Ideas for making identity fraud more difficult

The Tacoma Washington News Tribune summarized a meeting in an article titled Access to public records outweighs risk of identity theft. The headline alone is disturbing to me, as someone who has been a victim of identity theft.

How often is access to my public records needed? I am not applying for a new driver’s license, getting Medicare, or in general using services for which my history would benefit and need to be readily available to someone without my permission.

A Microsoft executive is quoted as offering a few ideas for making identity theft more difficult: “…making identity documents harder to counterfeit; requiring governments to make sure someone hasn’t died before issuing a birth certificate; requiring merchants to do a more thorough check before issuing credit; and requiring check-cashing companies to work harder to establish identity before cashing a check.”

Other, simple, obvious steps credit reporting agencies and any company that handles consumer data (including banks) should take to stop identity fraud:

  1. Require an Act of God to change a birth date. When was the last time your birthday changed? Mine hasn’t (well yet anyway). However on my credit report when someone applied for a credit card in my name, suddenly their birthday appeared on MY credit record — a record I had had for more years than I care to remember.

    Similarly my bank lets me edit my birth date online. Their reasoning is that I might have entered it wrong when I applied for my account (an account I have had for over 10 years). Think twice before making it too easy to self service information.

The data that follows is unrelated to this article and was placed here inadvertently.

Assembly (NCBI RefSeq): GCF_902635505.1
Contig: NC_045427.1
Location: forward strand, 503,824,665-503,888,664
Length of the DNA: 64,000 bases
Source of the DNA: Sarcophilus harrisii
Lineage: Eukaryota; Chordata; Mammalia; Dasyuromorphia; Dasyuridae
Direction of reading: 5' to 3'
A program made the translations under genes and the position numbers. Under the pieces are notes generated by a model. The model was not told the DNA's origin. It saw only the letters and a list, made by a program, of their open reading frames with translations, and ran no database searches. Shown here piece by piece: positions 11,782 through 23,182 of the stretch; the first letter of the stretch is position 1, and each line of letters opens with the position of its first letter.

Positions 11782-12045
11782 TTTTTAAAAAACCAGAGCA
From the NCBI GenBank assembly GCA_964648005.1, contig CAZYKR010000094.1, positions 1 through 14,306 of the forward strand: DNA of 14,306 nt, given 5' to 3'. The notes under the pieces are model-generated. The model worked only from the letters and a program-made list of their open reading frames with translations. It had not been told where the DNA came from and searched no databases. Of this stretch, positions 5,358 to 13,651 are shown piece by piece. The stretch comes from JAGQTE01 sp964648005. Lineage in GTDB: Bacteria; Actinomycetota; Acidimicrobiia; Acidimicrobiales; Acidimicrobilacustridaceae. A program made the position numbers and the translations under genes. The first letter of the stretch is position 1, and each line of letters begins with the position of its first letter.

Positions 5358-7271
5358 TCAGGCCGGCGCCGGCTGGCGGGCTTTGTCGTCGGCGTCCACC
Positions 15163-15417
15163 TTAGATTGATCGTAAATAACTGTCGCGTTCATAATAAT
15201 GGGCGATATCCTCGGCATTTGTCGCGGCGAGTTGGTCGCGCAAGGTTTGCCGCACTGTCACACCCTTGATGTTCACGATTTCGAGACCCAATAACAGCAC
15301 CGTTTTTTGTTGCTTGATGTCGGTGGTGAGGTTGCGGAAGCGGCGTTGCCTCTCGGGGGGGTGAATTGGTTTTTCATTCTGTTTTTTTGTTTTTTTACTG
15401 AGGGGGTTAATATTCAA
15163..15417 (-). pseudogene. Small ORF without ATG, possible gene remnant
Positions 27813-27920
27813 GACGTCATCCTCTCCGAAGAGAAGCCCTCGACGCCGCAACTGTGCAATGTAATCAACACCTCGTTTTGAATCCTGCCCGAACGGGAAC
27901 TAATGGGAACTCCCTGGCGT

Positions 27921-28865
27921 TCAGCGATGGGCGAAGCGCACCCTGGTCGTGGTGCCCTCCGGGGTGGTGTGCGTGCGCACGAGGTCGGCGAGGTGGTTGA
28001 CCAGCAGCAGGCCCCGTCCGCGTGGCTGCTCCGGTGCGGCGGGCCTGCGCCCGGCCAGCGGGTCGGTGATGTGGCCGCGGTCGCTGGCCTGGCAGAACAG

2. Seriously question discrepancies if one “person” has multiple utilities set up. A friend discovered there were fraudulently multiple phone numbers set up in her name in various cities. If the utility companies sent a confirmation to the original address a name had utilities registered under, much as a bank and post office send you a change of address confirmation to both the old and new addresses, you could confirm if the new utilities were related to multiple properties you owned – or not.

    If some of the bills under a person’s name are paid late or not at all, while the original utilities are paid on time, again there should be a flag that it’s likely not the same person.

    Pretty simple.

  3. Automatically set up PIN numbers to change information available through public records. My phone company now lets me set up a PIN I have to provide if I’m moving or cancelling service etc. This is optional, upon request. Why not do it automatically?

    Is there any reason why the DMV shouldn’t require a PIN to change your address or add a new address under your name?

Social Security Numbers alone are no longer useful as personal identifiers. Too readily available. All institutions should think of other layers of security and institute fraud flags to give us peace of mind and further stop the fraud.


Leave a Reply

Fill in your details below or click an icon to log in: Logo

You are commenting using your account. Log Out /  Change )

Google+ photo

You are commenting using your Google+ account. Log Out /  Change )

Twitter picture

You are commenting using your Twitter account. Log Out /  Change )

Facebook photo

You are commenting using your Facebook account. Log Out /  Change )


Connecting to %s